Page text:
James 4:7-8 Resist the devil, and he will flee from you. Come near to God and he will come near to you.
Some people resist the devil, but do not come near to God. They are like an addict in recovery, who does not pray or read the Bible. Others come near to God, but do not resist the devil. They are like a man who goes to church, but cheats on his taxes. Victory over sin requires both offense and defense. Resist the devil, and he will flee from you. Come near to God and he will come near to you.
James 4:10 Humble yourselves before the Lord, and he will lift you up.
Never underestimate the power of humility, or the danger of pride. God opposes the proud but shows favor to the humble (James 4:6), wrote James. Humble yourselves, therefore, under God’s mighty hand, that he may lift you up (1 Peter 5:6), wrote Peter. For those who exalt themselves will be humbled, and those who humble themselves will be exalted (Matthew 23:12), said Jesus. Whoever hopes to receive from Christ will be helped by a little humility.
A Gentile lady came to Jesus, seeking help for her demon-possessed daughter. She was not Jewish, but hoped that Jesus would help her anyway. But Jesus could be rude sometimes. [I]t is not right to take the children’s bread and toss it to the dogs (Mark 7:27), he said. In effect, Jesus called her a dog.
After receiving such an insult, many would walk away. But with deep humility she replied, even the dogs under the table eat the children’s crumbs (Mark 7:28). Jesus was so impressed that he granted her request. For such a reply, you may go; the demon has left your daughter (Mark 7:29), he said.
Almost nothing is more important to receiving from Christ than humility. It is by humility that the Lord allows himself to be conquered, so that he will do all we ask of him (Theresa of Avila). The more we practice humility, the more likely we are to receive.
James 4:14 What is your life? You are a mist that appears for a little while and then vanishes.
The Bible uses several images to illustrate the shortness of life. My days are swifter than a runner (Job 9:25). Everyone is but a breath (Psalm 39:5). [M]y days vanish like smoke (Psalm 102:3). My days are like the evening shadow (Psalm 102:11). The life of mortals is like grass, they flourish like a flower of the field; the wind blows over it and it is gone, and its place remembers it no more (Psalm 103:15-16).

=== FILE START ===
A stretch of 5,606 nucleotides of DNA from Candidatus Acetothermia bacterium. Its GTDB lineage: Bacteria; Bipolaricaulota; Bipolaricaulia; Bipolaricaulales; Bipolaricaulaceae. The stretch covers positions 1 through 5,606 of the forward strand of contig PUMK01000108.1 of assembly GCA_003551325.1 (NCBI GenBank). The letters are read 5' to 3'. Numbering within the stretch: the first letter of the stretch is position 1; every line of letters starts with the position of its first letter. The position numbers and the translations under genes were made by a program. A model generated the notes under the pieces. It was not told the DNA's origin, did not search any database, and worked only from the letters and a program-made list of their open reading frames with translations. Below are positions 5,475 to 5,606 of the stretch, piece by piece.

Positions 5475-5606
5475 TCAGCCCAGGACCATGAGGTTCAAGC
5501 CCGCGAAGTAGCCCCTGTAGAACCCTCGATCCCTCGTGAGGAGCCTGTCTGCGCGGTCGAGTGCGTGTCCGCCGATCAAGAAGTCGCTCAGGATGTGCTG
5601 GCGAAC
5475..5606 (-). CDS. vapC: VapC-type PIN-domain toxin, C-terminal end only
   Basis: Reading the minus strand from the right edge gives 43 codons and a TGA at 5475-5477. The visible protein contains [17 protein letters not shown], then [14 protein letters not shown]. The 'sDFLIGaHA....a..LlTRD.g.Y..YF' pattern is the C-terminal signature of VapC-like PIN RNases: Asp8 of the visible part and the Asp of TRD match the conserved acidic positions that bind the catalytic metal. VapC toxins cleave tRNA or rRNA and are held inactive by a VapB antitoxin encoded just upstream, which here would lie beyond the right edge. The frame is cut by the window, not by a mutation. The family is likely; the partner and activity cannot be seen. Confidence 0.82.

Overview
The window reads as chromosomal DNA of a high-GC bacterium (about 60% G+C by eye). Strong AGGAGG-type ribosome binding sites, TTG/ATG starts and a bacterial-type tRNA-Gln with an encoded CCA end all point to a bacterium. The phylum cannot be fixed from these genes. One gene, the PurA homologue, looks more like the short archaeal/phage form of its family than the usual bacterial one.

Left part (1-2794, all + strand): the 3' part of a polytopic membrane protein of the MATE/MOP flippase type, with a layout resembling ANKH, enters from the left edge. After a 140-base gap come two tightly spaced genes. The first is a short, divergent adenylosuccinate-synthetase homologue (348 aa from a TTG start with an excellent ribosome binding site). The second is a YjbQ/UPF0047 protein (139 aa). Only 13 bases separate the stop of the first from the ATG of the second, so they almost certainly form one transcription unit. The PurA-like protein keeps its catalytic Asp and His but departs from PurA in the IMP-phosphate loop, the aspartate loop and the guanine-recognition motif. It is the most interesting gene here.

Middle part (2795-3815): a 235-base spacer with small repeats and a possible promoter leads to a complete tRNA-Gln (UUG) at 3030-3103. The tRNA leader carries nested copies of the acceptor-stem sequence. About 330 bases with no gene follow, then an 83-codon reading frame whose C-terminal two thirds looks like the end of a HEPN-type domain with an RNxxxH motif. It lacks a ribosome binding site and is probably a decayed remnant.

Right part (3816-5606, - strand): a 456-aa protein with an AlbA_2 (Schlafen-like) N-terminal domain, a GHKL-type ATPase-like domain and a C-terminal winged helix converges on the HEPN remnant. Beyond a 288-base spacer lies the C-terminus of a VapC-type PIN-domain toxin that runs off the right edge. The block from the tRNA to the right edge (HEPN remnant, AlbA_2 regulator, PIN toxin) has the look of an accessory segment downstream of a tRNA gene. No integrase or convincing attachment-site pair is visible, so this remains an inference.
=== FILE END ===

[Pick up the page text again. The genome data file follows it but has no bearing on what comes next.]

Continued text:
The first readers of this letter have been dead for almost two thousand years. They would all agree with this inscription on a tombstone: Remember me as you pass by. As you are now, so once was I. As I am now, so you will be. Prepare for death and follow me. Worldly wisdom says, live longer. Biblical wisdom says, prepare to die.
James 4:17 If anyone, then, knows the good they ought to do and does not do it, it is sin for them.
Many think of sin as a clear violation of a known command, such as, You shall not murder. Or, You shall not commit adultery. Or, You shall not steal (Exodus 20:13-15).But here we learn about another kind of sin: not the evil that we do, but the good we fail to do. The first can be called sins of commission. The second can be called sins of omission. It is not enough to avoid the evil, we must also do the good.
Jesus taught about sins of omission when he said, whatever you did not do for one of the least of these, you did not do for me (Matthew 25:45). Likewise, If anyone has material possessions and sees a brother or sister in need but has no pity on them, how can the love of God be in that person? (1 John 3:17), wrote John.
Since we are called by God to do whatever good we can, we should develop our skills to the highest degree possible, so we can help as many people as possible. If we do not become our best, and help others as much as we can, we have failed to that degree. Whoever does not do all the good they can, sins.
This idea can also make us more dependent on Christ. When we understand how badly we have failed—not only because of the evil we have done, but also because of the good we have not done—then we’ll abandon all hope in ourselves and rely only on Christ. Indeed, there is no one on earth who is righteous, no one who does what is right and never sins (Ecclesiastes 7:20), wrote Solomon.
James 5:1 Now listen, you rich people, weep and wail because of the misery that is coming on you.
Landowners controlled much of the Roman empire, and often oppressed the poor, in order to become even wealthier. Since their money also helped them in court, there was little the poor could do. James warned the ruthless rich that vengeance belongs to God, and that God would repay them for their evil deeds (Deuteronomy 32:35).
The love of money is not limited to the rich, however, but is seen at every level of society. Service providers have overcharged their customers. Mechanics have used inferior parts. And doctors have performed unneeded procedures in order to build their practice. All these come under the wrath of God, and should make us think twice about how we conduct our business.
Reflection and Review
- Why is humility important to God?
- How can we prepare for death?
- Have you ever been cheated?
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